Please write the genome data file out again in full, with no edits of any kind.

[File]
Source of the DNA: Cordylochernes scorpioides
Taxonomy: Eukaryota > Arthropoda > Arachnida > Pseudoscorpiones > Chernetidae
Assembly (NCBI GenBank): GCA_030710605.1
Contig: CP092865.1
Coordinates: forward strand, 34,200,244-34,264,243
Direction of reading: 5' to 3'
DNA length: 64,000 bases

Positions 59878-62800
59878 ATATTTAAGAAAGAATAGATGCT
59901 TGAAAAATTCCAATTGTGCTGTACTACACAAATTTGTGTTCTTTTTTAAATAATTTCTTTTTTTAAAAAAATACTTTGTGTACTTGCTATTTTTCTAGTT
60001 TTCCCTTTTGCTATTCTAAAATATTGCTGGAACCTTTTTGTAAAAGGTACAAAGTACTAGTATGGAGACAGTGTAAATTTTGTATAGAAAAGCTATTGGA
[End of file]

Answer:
Source of the DNA: Cordylochernes scorpioides
Taxonomy: Eukaryota > Arthropoda > Arachnida > Pseudoscorpiones > Chernetidae
Assembly (NCBI GenBank): GCA_030710605.1
Contig: CP092865.1
Coordinates: forward strand, 34,200,244-34,264,243
Direction of reading: 5' to 3'
DNA length: 64,000 bases

Positions 59878-62800
59878 ATATTTAAGAAAGAATAGATGCT
59901 TGAAAAATTCCAATTGTGCTGTACTACACAAATTTGTGTTCTTTTTTAAATAATTTCTTTTTTTAAAAAAATACTTTGTGTACTTGCTATTTTTCTAGTT
60001 TTCCCTTTTGCTATTCTAAAATATTGCTGGAACCTTTTTGTAAAAGGTACAAAGTACTAGTATGGAGACAGTGTAAATTTTGTATAGAAAAGCTATTGGA